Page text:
Tuesday, April 29, 2008
Great great northwest hardcore band Sinking Ships have announced that they're calling it quits, according to their myspace page.
I've seen these guys live and they're awesome, great intensity, positive message, and they will truly be missed. if you get a chance, check out Disconnecting or Meridian, awesome albums!
Friday, April 25, 2008
i hope that this reference to the Bible and Christianity will not turn away non-believers but spark discussion. I believe that if you truly believe in Christ, that you cannot 'kind-of' be a Christian, or pick your spots, or whatever, you're a Christian first and foremost, everything else comes second. I'm not condemning these bands or whatever, i'm just wondering what everyone thinks when they hear these quotes.
I was reading the Gospel and i came across the part about the cost of following Jesus. it was Luke 9:57, and he it is;
58Jesus replied, "Foxes have holes and birds of the air have nests, but the Son of Man has no place to lay his head."
59He said to another man, "Follow me."
But the man replied, "Lord, first let me go and bury my father."
60Jesus said to him, "Let the dead bury their own dead, but you go and proclaim the kingdom of God."
61 Still another said, "I will follow you, Lord; but first let me go back and say good-by to my family."
62Jesus replied, "No one who puts his hand to the plow and looks back is fit for service in the kingdom of God."
After reading that, i wondered how bands could say 'yea, we're Christians, but we don't want to be preachy or in your face, if you want to talk about religion, we'll talk, but we won't initiate.
What if Jesus had told the disciples to go into towns and just wait for people to approach them? don't hurt anyone's feelings? just let people be who they are, don't bother them unless they ask?
i don't know, just a thought, here are the quotes from different bands. I basically just google-ed "[band name] Christian band" and used the results to find quotes on the subject. sorry there isn't more referencing, but you'll get the idea:
"I'm not sure what the difference is between five Christians playing in a band and a Christian band. If you truly believe something, then it should affect every area of your life. All five of us are Christians. I believe that change should start with me first, and as a result, our lyrics do not come across very "preachy." Many of our songs are about life, struggles, mistakes, relationships and other issues that don't fit entirely in the spiritual category. However, all of these topics are written about through my perspective as a Christian."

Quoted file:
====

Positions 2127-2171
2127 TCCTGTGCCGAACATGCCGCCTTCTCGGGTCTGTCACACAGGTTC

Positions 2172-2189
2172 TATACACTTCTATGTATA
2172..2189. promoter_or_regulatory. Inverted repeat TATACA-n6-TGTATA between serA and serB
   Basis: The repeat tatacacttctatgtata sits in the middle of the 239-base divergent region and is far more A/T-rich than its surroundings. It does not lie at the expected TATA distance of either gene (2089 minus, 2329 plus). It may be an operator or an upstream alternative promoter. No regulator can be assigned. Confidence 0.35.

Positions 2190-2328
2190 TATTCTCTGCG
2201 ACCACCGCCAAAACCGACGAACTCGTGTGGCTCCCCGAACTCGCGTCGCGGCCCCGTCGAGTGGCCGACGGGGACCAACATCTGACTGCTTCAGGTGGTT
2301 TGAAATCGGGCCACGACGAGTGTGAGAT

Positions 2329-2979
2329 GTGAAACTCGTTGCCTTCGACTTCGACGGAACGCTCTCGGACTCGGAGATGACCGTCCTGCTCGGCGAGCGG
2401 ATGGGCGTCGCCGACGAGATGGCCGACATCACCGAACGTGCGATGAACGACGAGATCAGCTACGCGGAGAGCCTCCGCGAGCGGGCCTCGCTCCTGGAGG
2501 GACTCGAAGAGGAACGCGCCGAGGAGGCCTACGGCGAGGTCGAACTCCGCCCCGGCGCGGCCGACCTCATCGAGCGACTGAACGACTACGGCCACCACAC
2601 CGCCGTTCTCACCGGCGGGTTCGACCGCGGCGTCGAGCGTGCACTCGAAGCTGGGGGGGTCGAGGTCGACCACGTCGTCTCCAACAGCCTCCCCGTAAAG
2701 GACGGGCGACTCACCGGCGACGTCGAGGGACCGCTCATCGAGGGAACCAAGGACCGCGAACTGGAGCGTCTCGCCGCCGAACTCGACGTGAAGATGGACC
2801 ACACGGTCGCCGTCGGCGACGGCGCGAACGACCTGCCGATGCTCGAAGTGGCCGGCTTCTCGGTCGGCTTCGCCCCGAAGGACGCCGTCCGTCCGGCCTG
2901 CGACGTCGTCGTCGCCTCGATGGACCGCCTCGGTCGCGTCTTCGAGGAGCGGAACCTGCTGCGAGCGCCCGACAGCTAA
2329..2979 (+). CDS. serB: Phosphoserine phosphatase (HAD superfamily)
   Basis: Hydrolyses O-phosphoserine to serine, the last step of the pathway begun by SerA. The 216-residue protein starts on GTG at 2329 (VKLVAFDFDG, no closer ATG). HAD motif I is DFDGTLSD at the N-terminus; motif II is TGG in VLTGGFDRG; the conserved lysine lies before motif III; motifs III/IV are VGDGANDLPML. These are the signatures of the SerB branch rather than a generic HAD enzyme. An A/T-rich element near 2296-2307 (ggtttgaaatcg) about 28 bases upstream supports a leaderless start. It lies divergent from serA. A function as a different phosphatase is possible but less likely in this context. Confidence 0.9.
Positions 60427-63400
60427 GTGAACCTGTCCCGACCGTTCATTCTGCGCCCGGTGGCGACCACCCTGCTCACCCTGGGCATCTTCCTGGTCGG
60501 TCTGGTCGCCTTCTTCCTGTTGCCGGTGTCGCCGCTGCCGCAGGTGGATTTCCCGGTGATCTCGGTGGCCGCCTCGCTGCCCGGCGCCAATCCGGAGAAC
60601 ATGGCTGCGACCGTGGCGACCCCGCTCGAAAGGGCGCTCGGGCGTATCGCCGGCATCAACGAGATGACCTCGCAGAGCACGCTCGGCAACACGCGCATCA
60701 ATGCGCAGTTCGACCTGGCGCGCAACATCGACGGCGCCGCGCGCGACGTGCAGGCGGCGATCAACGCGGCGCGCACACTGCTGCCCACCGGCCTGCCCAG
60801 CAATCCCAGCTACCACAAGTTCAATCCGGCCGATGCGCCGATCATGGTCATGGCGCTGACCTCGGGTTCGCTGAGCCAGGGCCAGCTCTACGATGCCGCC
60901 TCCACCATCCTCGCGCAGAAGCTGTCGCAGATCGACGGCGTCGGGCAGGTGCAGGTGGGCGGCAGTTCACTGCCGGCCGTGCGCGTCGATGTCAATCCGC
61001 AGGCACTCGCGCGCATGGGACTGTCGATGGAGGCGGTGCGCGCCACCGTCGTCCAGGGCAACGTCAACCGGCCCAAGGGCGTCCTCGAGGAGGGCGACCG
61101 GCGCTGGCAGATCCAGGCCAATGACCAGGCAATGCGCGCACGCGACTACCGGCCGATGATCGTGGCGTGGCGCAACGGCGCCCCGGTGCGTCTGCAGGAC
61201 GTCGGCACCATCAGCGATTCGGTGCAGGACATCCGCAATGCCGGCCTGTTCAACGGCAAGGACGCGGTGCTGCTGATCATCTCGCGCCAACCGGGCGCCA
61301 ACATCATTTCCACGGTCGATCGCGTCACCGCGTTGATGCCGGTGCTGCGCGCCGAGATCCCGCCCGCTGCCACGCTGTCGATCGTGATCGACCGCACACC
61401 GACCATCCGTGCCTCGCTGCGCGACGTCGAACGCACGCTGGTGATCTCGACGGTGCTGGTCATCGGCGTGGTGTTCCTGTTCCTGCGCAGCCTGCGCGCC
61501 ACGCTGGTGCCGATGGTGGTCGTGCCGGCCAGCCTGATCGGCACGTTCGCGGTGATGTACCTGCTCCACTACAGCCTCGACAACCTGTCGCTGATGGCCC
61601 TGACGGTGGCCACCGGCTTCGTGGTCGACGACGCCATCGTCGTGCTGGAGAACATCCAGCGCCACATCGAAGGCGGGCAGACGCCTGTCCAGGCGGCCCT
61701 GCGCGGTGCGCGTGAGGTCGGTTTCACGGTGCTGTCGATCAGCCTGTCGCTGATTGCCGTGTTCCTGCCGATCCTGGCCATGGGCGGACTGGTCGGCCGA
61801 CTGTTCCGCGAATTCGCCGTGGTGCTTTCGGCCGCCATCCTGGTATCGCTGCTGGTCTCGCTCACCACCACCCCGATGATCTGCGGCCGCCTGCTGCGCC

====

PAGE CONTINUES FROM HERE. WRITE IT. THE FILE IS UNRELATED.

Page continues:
"I feel like I want people to know we're a Christian band," vocalist SPENCER CHAMBERLAIN says of UNDEROATH's collective devotion. "But at the same time I don't like tacking God or the fact that we're Christian onto something to sell more records. I don't want just to be marketed as a Christian band because I think we go beyond that. Tags can be limiting." ]
"For us it's a fear of stereotype," GILLESPIE explains. "Like, 'You're Christian, so you can't be my friend.' I mean, Jesus was at lunch with whores and hookers! Still, our Christianity defines who we are."
Are you comfortable with being called a Christian band?
Yeah. We don’t call ourselves a Christian band necessarily, but we are all Christians. We couldn’t separate our beliefs from our music if we tried. We all grew up in Christian homes, and it’s just such a major part of our life that whenever we write songs about our life, it just comes out. Haste the Day
Zach: I think it sucks. We’re just a band, who happens to be Christian. They don’t call Beastie Boys, “Buddhist Rap“. They don’t call Godsmack, “Wicca Rock”. You live your life how you want to live your life. And I don’t know when that started getting put on the front of a genre of music, like it’s a different style or something.
Zach: I think DC Talk just ruined it for all of us. The only reason that we don’t like being called a “Christian” band, is because of the freaking bands that totally ruined it from the get go; we don’t want to be associated with them at all. We want to be associated with bands like, Glassjaw, Thrice and The Revolution Smile. It’s just stupid that something like that can be put on a genre of music, when it has nothing to do with music what-so-ever. It’s really stupid. But no, we get along with everyone. We’re just a band playing with bands, we don’t care if their Buddhist, Christian, Wicca, or whatever. We’ll be friends with any body.
Figure Four are a Christian band. What is the spiritual stance with Comeback Kid?
Andrew: Whether or not everyone has the same opinions on God and spirituality, both bands are spiritual bands simply because of the individual members and what they bring. However, neither of the bands are ministry bands. There is no agenda that is trying to be pushed.
However, there must be expectations placed on you by Christian, mortal listeners.
Andrew: Yeah. I think sometimes people want your band to be what they want it to be. However, you can't let that kind of stuff get to you. You can't let people tell you what your band should be. Personally, I think everyone should live their life honestly and how they think they should live their life. All of us in the band see life differently from each other, yet we agree about a great many things. But for us, it's a personal thing.
Scott: ...And expectations can be taken on a wider scale than religion. In general, if you look up to a band and expect them to be something they are not, you end up getting disappointed. In fact, I just got done writing a song about that very subject. It's about building someone up and putting them on a pedestal, only to watch them fall because they are not going to be what you want them to be.